[Mailman-Users] Mailman postings deferred by Yahoo

Brad Knowles brad at shub-internet.org
Thu Feb 21 06:20:39 CET 2008

On 2/21/08, Stephen J. Turnbull wrote:

>  If you're in a hosted environment, you might think about asking your
>  host to implement domain keys and/or PGP-signing your mail.  (Mailman
>  is (was?) not friendly to domain keys of non-owner posters, but in the
>  case of an announcement list having the host sign the post should work
>  fine.)

Using PGP is not going to help, but DomainKeys may.  The 
administrator of the mail server in question could also sign up for 
the Yahoo! "feedback loop" mechanism (see 

I've recently started working at the University of Texas at Austin, 
and it looks like I'm going to be doing some of their postmaster 
work.  I've been trying to get our mail servers signed up for various 
feedback loop mechanisms at major providers around the world, as well 
as subscribed to at least one or two "bonded sender" type programs. 
We're one of the largest public research Universities in the world 
with ~50,000 students and ~20,000 faculty and staff, and I can tell 
you from first hand experience that this is a painful process.

I filed our request with Yahoo!, but have not yet heard anything 
back.  We're on the AOL feedback loop, and getting quite a lot of 
reports about our users, many of which are hitting the "report as 
spam" button for messages that were forwarded to them from their 
mail.utexas.edu account, which means that AOL thinks we're sending 
them spam, when in fact we're just forwarding mail for a given user,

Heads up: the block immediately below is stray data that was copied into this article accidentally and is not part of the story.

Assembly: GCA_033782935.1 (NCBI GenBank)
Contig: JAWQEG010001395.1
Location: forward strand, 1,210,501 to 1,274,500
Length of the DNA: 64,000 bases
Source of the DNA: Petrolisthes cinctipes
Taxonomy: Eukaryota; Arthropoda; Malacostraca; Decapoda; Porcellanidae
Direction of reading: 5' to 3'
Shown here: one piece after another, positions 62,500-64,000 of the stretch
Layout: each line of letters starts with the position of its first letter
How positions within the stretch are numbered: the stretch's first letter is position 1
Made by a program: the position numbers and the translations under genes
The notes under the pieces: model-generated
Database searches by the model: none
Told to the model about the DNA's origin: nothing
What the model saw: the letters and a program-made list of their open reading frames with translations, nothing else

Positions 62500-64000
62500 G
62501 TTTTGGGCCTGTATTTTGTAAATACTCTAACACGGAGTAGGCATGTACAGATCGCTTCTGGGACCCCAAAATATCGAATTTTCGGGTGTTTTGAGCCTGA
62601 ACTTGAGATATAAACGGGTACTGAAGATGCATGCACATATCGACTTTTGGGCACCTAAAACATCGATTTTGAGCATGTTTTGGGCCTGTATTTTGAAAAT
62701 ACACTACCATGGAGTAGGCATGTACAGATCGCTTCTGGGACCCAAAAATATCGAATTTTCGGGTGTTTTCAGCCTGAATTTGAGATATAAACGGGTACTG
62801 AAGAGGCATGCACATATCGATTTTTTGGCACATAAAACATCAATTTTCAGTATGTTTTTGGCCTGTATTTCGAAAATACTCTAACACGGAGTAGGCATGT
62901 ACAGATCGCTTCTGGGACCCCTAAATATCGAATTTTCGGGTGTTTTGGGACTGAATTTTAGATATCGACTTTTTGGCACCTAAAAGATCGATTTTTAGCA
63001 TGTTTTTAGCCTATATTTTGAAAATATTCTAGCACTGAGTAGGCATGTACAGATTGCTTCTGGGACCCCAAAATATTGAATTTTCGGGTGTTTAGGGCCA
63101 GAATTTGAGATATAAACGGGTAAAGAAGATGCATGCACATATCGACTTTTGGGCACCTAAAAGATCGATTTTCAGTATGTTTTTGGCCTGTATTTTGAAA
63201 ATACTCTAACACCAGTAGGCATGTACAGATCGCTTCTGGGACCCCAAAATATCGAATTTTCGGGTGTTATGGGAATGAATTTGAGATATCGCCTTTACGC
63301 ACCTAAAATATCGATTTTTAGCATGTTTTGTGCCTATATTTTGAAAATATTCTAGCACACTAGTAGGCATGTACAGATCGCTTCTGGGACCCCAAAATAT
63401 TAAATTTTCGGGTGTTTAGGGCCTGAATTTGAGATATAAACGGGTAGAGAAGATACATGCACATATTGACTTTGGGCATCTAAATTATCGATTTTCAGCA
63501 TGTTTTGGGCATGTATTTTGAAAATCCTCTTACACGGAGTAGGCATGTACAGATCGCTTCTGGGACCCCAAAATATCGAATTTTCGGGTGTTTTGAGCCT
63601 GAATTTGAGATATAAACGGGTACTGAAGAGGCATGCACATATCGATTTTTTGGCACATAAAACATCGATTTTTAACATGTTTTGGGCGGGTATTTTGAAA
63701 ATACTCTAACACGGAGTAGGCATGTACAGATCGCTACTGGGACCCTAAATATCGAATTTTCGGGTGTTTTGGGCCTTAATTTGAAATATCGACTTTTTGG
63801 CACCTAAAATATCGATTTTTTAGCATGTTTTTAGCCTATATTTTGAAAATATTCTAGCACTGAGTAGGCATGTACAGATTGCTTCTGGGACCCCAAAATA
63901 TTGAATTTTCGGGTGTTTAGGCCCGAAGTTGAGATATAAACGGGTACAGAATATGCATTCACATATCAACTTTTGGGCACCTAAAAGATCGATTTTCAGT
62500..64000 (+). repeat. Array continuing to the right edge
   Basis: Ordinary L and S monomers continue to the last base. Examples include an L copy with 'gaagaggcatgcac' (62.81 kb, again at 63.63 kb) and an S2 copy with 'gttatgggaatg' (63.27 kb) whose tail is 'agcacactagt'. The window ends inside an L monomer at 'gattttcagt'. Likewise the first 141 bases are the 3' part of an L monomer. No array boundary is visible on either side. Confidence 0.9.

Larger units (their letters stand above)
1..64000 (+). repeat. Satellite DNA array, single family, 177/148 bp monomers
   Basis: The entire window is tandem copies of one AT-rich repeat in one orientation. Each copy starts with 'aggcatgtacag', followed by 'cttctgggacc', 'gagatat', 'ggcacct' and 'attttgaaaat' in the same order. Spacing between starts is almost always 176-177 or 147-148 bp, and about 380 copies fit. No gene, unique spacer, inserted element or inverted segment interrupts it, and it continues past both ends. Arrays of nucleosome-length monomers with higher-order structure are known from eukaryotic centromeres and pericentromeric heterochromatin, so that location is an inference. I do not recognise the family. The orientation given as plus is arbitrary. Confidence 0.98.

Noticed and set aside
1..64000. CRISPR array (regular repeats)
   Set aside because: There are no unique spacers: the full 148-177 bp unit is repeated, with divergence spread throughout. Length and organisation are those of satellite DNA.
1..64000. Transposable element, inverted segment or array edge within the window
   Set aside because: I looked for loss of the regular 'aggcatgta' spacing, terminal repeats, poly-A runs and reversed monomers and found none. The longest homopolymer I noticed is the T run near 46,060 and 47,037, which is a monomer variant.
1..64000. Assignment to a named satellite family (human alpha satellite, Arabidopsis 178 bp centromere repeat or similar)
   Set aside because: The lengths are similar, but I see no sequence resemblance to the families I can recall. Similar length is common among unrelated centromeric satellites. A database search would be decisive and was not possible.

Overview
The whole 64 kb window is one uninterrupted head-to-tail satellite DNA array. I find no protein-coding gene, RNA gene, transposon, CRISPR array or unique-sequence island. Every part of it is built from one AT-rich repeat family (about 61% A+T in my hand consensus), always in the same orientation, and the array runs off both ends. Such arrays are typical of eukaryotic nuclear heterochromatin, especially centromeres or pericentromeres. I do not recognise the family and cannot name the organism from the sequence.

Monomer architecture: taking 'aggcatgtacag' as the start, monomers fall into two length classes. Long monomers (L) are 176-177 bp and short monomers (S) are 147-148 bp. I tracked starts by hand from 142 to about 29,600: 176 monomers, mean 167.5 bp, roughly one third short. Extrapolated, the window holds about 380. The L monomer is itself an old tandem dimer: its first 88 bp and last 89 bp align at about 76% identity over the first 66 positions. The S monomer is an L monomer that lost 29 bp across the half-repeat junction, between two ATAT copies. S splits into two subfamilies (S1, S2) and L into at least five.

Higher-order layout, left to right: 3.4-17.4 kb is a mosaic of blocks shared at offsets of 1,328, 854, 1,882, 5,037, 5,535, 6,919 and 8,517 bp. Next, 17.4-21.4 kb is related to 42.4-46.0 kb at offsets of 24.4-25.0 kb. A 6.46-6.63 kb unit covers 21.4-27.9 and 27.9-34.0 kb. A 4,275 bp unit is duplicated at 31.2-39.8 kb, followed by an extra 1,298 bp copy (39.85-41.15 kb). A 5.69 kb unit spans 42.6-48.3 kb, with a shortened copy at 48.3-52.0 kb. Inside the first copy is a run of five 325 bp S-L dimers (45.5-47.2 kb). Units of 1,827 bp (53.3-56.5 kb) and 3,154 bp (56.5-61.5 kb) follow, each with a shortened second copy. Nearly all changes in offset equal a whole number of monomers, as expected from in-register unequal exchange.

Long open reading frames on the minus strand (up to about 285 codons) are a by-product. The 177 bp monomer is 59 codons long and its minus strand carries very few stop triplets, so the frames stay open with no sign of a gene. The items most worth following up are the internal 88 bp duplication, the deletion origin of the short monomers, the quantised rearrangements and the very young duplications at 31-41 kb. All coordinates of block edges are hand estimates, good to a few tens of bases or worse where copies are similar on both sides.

which just happens to be spam.

We're also on the feedback loop for TimeWarner/RoadRunner, discovered 
that Gmail doesn't have any such service, and the people at 
NetZero/UnitedOnline really have no clue -- they don't get the fact 
that UT actually is their own ISP, we are our own phone company, we 
are our own power company, we are basically our own city and we 
provide all of our own various services, for a mid-size city 
community of about 70,000 people.

Oh, and Windows Live (you can't call it Hotmail anymore) requires 
that you have a registered Windows Live ID before you can sign up for 
their equivalent "Smart Network Data Services" program.

One problem with trying to get on all the various feedback loop 
processes, and obtaining service from a bonded sender program, is 
that they all have different requirements.  Some require SPF, some 
require Sender ID, some require DomainKeys, some require DKIM, some 
require that you sign up for service with 
ReturnPath/SenderScoreCertified, some require Habeas, some require 
GoodMail, and some require service with any of several other such 

No one can do all of these things, and many people find it difficult 
enough to do just one or two.  This is turning into a situation worse 
than TMDA, where the recipient site can't be bothered to do any real 
work themselves, so they force everyone else to do their work for 

Brad Knowles <brad at shub-internet.org>
LinkedIn Profile: <http://tinyurl.com/y8kpxu>

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